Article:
It was at this same gathering that the academy announced its April 2012 meeting on adult stem cells. Although that conference was later canceled, some members saw the entire incident – including the reasons given for the cancellation – as a betrayal of the pontifical academy's mission.
One letter, sent to a scheduled speaker by the academy's chancellor and officer for studies, stated that the conference was canceled for economic reasons – and not because of the “lobbying activity” of “some pro-life activists” who “do not enjoy any credit” from the pontifical academy.
But a separate letter, signed only by the chancellor, said the meeting's indefinite postponement was due in part to the “threats coming from some persons” using “false and tendentious information” to raise “doubts or even fears” about the conference.
Organizers of the canceled April 2012 conference defended the choice of embryonic research supporters as speakers, saying they were also experts in adult stem cells and would not use the conference to promote views contrary to Catholic moral teaching.
But critics within the academy cited its founding statues, which allow work with “non-Catholic and non-Christian medical experts, so long as they recognize the essential moral foundation of science and medicine in the dignity of man and the inviolability of human life from conception to natural death.”
In his letter to Bishop Carrasco, Prof. Seifert stated his reasons for considering Feb. 24 as the lowest point in the pro-life academy's history.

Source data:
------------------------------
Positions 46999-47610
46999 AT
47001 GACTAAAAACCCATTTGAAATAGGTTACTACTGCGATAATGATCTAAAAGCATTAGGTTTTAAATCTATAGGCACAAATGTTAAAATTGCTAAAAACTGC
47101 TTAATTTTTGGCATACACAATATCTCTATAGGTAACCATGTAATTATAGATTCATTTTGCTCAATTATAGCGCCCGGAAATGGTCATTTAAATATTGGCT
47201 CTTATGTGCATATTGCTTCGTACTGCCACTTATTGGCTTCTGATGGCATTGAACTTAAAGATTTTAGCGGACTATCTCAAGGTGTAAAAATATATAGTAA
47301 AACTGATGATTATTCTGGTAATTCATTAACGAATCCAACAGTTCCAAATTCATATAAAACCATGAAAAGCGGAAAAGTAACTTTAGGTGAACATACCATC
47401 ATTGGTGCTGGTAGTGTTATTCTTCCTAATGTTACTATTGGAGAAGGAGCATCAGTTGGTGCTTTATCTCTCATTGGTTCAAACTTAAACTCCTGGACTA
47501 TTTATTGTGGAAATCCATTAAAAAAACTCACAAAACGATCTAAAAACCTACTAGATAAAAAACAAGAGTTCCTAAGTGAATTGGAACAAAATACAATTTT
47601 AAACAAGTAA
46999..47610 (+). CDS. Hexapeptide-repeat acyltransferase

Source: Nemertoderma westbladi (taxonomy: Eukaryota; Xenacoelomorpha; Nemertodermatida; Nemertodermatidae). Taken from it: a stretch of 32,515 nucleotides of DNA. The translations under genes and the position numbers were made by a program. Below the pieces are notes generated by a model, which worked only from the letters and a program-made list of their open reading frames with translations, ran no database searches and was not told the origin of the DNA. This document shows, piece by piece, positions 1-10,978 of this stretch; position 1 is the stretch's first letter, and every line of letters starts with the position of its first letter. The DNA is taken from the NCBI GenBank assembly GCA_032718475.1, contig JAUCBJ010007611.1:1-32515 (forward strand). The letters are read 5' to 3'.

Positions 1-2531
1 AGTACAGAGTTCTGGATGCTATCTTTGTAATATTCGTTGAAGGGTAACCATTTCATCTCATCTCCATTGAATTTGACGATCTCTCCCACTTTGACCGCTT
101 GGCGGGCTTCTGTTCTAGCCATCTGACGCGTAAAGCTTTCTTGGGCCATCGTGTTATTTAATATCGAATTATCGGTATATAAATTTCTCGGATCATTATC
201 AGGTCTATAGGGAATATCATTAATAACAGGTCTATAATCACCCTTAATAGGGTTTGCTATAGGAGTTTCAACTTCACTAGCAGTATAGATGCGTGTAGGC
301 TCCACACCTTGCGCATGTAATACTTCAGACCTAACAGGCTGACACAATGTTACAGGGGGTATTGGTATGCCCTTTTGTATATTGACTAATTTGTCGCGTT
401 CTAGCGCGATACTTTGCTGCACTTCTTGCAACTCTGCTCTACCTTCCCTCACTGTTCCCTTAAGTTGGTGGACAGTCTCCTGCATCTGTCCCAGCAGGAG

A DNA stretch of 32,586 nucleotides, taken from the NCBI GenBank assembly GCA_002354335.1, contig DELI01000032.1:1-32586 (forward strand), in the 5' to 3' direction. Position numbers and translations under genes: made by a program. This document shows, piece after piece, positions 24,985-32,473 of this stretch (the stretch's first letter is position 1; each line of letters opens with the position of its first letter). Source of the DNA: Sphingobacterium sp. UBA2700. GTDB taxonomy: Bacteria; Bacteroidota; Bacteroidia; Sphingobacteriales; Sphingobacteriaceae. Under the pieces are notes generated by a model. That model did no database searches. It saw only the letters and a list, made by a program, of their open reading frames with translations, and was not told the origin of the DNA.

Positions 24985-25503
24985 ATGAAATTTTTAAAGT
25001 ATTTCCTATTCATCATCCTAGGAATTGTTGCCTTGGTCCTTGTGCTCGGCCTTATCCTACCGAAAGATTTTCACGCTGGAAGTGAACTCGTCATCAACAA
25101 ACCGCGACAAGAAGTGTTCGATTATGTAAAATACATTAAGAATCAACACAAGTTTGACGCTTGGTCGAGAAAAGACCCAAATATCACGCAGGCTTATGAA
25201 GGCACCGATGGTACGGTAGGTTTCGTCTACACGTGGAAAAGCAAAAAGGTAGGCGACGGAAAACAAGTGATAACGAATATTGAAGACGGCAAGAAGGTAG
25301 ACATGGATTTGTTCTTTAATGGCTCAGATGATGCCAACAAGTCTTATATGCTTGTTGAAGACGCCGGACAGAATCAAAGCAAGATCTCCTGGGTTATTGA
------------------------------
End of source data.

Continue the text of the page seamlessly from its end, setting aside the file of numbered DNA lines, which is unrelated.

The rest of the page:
He corroborated Wilson's account of the discussions about infertility that took place, saying they disregarded ethical norms of the natural law in favor of a supposedly “neutral” viewpoint. Five out of the seven papers delivered, he said, “stood in flat contradiction to Church teaching on morals.”
“The contraceptive pill was praised if taken for a while and introduced as a healthy means for restricting periods of fertility,” Seifert recalled. In vitro fertilization, artificial insemination, and related technologies “were presented as morally acceptable and as major achievements.”
These presentations, he said, were “propaganda for everything the Church condemns in this field,” and they had “no legitimate place in our academy.”
Seifert also accused the academy of dismissing pro-life objections to the canceled stem cell conference as “useless controversies,” and responding with “cynical mockery” to those who raised concerns about the infertility conference.
“Instead of offering refunds to participants who had been gravely misled and wasted their money to attend a Planned Parenthood-like meeting under the auspices of the Pontifical Academy for Life, these unhappy participants were brutally told, if they did not like what they heard, not to return next year.”
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This same attitude, he said, was evident in the tone of the letters that announced the cancellation of the April 2012 stem cell conference.
These factors, Seifert told Bishop Carrasco, made it understandable that some members of the academy should look for signs of repentance – including not only apologies, but possibly resignations as well.
The professor's remarks may soon spark a larger conversation about the academy's direction. In a post-script to the letter, he told Bishop Carrasco he was encouraging “all my fellow members in the academy to let you know to which extent they agree with the contents of this letter.”